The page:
Me too. also.

Although this isn't really an unexpected consequence of secret military tribunals, is it?
Yes, it is unexpected, for [at least] two reasons.

First, even enemy combatants are entitled to whatever process is due under the Military Commissions Act, which guarantees them the right to counsel. Spying on their communications with their counsel is a denial of that right, I would imagine.

Second, and just as important, intruding on American lawyers’ attorney-client relationship puts those lawyers’ licenses at risk. In order for them to adequately represent the interests of their client, they have to have unfettered, confidential, access. If they don’t, they have to withdraw. Why? Because they can neither discuss strategy nor elicit facts from the client if they know the government is listening.

A lot of the stuff discussed in these tribunals is classified, but the proceedings themselves are open, IIRC. The press is there, if I’m not mistaken, and they’re releasing transcripts. Surveillance of attorney-client communications is beyond the pale, even for these proceedings.
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Re: USS Cole Judge at Gitmo Finds Lead Defense Counsel in Contempt

#10

Post by Slartibartfast » Thu Nov 02, 2017 7:48 pm

Maybenaut wrote:
Thu Nov 02, 2017 7:31 pm
Slartibartfast wrote:
Thu Nov 02, 2017 7:01 pm
Maybenaut wrote:
Thu Nov 02, 2017 6:39 pm
What few people are talking about, and what is more troubling to me than any squabble about who has the authority to order whom to do what, is what led to the withdrawal in the first place:



What. The. Fuck? In what universe is it constitutuionally permissible to intercept attorney-client communications or interfere with the attorney-client relationship?
Me too. also.

Although this isn't really an unexpected consequence of secret military tribunals, is it?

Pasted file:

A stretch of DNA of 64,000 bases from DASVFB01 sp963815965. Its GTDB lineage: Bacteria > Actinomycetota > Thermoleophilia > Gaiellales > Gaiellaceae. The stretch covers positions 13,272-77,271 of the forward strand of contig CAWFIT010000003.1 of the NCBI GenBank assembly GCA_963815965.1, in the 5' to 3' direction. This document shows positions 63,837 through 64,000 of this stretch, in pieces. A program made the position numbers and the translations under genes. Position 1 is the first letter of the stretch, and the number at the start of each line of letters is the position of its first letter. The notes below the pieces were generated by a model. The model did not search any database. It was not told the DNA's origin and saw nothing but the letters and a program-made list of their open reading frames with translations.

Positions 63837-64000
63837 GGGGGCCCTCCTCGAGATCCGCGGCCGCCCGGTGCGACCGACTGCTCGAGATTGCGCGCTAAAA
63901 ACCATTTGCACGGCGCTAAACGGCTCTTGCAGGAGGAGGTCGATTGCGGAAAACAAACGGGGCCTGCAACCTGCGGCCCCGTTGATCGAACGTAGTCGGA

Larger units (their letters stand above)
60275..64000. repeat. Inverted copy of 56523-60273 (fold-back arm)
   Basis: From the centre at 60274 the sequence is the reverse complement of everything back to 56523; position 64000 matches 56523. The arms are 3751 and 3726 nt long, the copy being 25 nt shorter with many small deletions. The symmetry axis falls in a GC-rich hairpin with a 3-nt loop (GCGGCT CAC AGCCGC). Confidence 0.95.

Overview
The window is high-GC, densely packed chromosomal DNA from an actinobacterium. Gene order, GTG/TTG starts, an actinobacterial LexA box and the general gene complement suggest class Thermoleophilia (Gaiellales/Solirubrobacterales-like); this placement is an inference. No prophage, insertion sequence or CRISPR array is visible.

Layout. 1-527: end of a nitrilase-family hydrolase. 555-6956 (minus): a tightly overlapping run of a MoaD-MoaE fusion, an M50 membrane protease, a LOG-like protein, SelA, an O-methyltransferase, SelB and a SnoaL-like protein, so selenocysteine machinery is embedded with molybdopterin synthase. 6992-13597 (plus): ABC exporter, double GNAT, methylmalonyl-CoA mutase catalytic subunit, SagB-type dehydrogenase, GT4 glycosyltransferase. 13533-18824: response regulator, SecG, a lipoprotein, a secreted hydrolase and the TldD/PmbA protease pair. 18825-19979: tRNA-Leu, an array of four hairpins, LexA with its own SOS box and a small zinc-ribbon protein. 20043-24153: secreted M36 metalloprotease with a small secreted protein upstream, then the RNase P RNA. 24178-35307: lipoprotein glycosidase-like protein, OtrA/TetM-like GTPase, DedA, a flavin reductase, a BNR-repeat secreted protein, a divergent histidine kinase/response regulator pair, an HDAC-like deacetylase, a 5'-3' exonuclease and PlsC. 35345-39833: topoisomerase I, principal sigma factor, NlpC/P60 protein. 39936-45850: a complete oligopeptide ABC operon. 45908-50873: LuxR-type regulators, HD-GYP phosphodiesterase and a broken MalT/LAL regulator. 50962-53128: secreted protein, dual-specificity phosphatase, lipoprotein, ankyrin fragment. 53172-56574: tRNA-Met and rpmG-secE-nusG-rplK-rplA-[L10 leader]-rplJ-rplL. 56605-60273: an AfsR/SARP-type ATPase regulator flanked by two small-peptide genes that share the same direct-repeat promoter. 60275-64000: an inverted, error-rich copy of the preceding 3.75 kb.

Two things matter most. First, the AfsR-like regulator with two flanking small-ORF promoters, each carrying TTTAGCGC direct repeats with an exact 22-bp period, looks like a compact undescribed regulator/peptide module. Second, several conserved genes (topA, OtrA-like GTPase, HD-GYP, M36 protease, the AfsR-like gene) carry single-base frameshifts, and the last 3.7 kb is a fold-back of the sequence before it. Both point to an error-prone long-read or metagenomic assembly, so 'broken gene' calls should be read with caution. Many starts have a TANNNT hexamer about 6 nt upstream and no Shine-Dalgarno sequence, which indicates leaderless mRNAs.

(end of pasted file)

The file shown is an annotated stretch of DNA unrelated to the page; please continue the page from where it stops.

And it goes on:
Yes, it is unexpected, for [at least] two reasons.

First, even enemy combatants are entitled to whatever process is due under the Military Commissions Act, which guarantees them the right to counsel. Spying on their communications with their counsel is a denial of that right, I would imagine.

Second, and just as important, intruding on American lawyers’ attorney-client relationship puts those lawyers’ licenses at risk. In order for them to adequately represent the interests of their client, they have to have unfettered, confidential, access. If they don’t, they have to withdraw. Why? Because they can neither discuss strategy nor elicit facts from the client if they know the government is listening.

A lot of the stuff discussed in these tribunals is classified, but the proceedings themselves are open, IIRC. The press is there, if I’m not mistaken, and they’re releasing transcripts. Surveillance of attorney-client communications is beyond the pale, even for these proceedings.
It was predictable because rights require oversight and enforcement to uphold or, eventually, someone will choose to ignore them because there are no consequences. Which seems to have happened here. If anyone is prosecuted for violations of the Military Commissions Act I will apologize most graciously, but right now, the military has no claim to honor nor integrity in this matter and due to incidents like this and the work of Yoo and Bybee and everything in between, it is hard to deny the accuracy of predictions that there would be abuses of the rights of enemy combatants (which were certainly made at the time).
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Re: USS Cole Judge at Gitmo Finds Lead Defense Counsel in Contempt

#11

Post by Notorial Dissent » Thu Nov 02, 2017 7:56 pm

That whole thing doesn't make a whole lot of sense, and what does I find deeply disturbing. If what Maybenaut is saying is even partly true then it is deeply disturbing.
The fact that you sincerely and wholeheartedly believe that the “Law of Gravity” is unconstitutional and a violation of your sovereign rights, does not absolve you of adherence to it.